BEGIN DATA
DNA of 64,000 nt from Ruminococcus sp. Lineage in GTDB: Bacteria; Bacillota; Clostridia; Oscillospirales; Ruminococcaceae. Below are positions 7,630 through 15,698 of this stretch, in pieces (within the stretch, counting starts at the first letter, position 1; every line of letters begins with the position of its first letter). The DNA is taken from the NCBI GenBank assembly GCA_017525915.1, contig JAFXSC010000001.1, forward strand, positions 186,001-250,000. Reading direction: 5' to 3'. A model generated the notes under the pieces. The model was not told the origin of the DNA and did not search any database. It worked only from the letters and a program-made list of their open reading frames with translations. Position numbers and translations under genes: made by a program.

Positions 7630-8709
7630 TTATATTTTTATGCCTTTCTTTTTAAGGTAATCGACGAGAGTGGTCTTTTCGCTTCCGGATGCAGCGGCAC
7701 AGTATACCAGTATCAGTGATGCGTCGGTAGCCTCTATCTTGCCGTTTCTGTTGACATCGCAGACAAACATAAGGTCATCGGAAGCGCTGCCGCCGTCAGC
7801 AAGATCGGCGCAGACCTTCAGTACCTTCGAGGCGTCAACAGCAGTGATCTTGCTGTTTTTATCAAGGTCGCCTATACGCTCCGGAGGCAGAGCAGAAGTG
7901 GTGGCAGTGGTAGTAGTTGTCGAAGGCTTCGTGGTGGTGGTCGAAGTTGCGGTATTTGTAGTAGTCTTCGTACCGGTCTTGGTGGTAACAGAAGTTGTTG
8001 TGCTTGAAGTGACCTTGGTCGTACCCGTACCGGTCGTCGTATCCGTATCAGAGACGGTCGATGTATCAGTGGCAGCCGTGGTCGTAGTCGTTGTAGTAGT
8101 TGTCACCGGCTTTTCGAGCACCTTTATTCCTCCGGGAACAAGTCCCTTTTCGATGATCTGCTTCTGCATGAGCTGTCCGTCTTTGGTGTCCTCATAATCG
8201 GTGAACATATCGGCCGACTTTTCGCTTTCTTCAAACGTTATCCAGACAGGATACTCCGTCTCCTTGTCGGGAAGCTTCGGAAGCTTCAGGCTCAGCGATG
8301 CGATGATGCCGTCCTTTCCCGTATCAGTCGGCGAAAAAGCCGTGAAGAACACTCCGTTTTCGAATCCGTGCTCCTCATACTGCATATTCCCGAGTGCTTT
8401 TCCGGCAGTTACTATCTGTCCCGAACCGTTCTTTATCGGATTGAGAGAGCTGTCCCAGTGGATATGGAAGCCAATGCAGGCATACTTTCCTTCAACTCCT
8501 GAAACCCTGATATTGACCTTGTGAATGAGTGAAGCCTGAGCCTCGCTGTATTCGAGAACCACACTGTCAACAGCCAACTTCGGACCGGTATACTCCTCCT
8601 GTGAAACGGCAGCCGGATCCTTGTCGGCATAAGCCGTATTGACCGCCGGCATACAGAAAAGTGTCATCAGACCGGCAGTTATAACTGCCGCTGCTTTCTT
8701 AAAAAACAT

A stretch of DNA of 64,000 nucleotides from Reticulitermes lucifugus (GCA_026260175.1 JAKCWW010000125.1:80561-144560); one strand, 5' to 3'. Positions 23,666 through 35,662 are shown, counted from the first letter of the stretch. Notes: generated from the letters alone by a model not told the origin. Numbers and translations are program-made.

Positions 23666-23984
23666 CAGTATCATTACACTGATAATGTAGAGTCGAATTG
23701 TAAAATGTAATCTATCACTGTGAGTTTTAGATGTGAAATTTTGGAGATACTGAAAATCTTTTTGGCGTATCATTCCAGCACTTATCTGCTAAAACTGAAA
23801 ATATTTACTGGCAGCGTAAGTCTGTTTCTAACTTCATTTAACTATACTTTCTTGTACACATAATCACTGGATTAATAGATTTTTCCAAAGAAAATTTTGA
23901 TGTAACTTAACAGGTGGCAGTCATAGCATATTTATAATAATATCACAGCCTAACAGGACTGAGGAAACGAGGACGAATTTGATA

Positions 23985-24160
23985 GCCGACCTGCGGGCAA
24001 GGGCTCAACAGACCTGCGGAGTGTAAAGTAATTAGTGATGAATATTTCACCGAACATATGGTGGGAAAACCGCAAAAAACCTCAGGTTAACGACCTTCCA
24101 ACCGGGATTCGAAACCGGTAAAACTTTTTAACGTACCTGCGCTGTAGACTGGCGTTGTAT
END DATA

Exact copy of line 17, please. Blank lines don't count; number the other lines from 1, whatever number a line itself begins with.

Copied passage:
23666 CAGTATCATTACACTGATAATGTAGAGTCGAATTG